Since 2003, the Urban Land Conservancy (ULC) has invested $60 million into metro Denver communities, creating real estate that benefits communities. As a founding member of Mile High Connects, ULC’s contribution has been significant through equitable transit oriented developments (TOD). As sole borrower of the Denver TOD Fund, ULC made 8 investments along 5 rail lines that will result in over 600 units of affordable housing, well over 200,000 square feet of commercial space and new community assets including a library, nonprofit performance theatre, childcare facility and a workforce training center. ULC’s investments at transit sites have leveraged an additional $300 million in economic development, created hundreds of new jobs and increased local tax revenue.
One catalytic development ULC is focusing on, along with multiple MHC partners, is a 9.4 acre site on the East Rail Commuter Line called Park Hill Village West. The Park Hill Station Apartments: a new 4-story, 156 units, affordable residential community is currently under construction by Delwest Capital. The completion is scheduled for the first quarter of 2016, to coincide with the opening of the 40th & Colorado Station on the East Line. A variety of MHC partners are also working to address existing First and Last Mile Connection issues. ULC has proposed a creative concept for a new 1.6 mile trail connecting the station area to the surrounding neighborhood. Recently selected as a grant finalist by ArtPlace America, the Health and Heritage Trail, if fully planned and funded, will provide a new public transit accessible safe, healthy, pedestrian and bike promenade; celebrating the unique cultural identity as well as the pride and passion of Denver’s only remaining predominantly African American neighborhood.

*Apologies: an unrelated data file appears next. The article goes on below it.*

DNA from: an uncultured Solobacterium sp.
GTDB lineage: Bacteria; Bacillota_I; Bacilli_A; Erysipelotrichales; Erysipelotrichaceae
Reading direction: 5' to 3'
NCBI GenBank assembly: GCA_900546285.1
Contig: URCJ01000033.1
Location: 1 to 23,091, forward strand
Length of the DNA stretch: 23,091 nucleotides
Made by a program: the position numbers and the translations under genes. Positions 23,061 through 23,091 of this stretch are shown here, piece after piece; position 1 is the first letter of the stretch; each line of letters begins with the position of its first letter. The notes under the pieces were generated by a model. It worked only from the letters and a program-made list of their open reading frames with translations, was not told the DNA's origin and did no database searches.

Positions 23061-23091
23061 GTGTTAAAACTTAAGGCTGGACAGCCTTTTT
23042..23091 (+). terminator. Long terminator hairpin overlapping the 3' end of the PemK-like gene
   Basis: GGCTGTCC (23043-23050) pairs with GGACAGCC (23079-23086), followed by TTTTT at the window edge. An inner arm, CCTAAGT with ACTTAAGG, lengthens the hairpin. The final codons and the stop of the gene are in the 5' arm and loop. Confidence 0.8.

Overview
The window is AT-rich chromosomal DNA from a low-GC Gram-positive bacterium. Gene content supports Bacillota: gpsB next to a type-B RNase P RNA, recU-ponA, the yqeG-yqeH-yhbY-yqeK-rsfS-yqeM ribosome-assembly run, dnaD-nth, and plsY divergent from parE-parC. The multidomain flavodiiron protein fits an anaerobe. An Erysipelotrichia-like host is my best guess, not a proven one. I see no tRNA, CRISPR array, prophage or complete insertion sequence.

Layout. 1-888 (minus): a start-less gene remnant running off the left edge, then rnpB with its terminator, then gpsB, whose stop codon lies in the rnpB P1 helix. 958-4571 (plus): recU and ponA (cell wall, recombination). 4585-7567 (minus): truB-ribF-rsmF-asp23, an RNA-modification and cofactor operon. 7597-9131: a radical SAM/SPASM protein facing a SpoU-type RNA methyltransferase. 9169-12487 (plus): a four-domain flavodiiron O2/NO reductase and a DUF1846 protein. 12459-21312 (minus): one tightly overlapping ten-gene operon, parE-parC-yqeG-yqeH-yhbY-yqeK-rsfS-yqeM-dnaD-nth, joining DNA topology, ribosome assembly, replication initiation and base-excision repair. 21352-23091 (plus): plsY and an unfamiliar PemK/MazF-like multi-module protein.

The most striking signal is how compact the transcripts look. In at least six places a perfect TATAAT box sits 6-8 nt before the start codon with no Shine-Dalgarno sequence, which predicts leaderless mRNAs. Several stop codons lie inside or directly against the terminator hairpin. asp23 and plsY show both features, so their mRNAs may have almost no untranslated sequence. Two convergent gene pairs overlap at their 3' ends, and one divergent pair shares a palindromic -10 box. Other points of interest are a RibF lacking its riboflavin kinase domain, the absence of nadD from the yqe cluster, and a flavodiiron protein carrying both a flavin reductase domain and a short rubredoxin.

ULC is also leading a workforce training pilot with MHC, Colorado Construction Institute, and Community College of Denver-Workforce Initiative Now (CCD-WIN) to implement a project to train local youth for middle-skilled construction work and then employ them at the TOD sites in their own neighborhood. The event will highlight the magnitude of Colorado’s immediate skilled construction labor needs and engage local construction industry leaders in exploring creative solutions focused on local workforce training. This pilot project demonstrates the important linkage of employment opportunities for low-income neighborhoods and access to transit.
While the need for 26,000 affordable units in Denver remains a priority, increasing the incomes of families living in affordable housing is equally vital to a sustainable economy for the entire Denver region.
As we move into 2015, you might notice a few changes here at Mile High Connects. In addition to our brand new website, we’ve spent the past few months honing and refining our workplan to be able to provide a more targeted, coordinated set of efforts to the community for even greater impact in the coming year. Our work over the next twelve months will focus on four main priority areas:
- Affordable Housing and Community Facilities
- Business, Local Workforce and Middle Skilled Jobs
- Affordable Transit and Meaningful Service Routes
- First and Last Mile Connections
For more detail about our strategies, view our 2015 Annual Workplan: 2015 Workplan External.
We’ve also brought on some great new folks to help facilitate each priority area. Help us welcome Jennifer Billig, Stephen Moore, Brad Weinig and Zoe Williams as our Priority Area Coordinators for the coming year.
As you take a look through our new site and see what our workplan has to offer in the coming year, please be on the lookout for ways we might support your work or that you might connect to ours. We’re always in search of new partners and people aligned with our mission of ensuring that our transit system helps offer access to opportunity for everyone in our community. Reach out – we’d love to hear from you.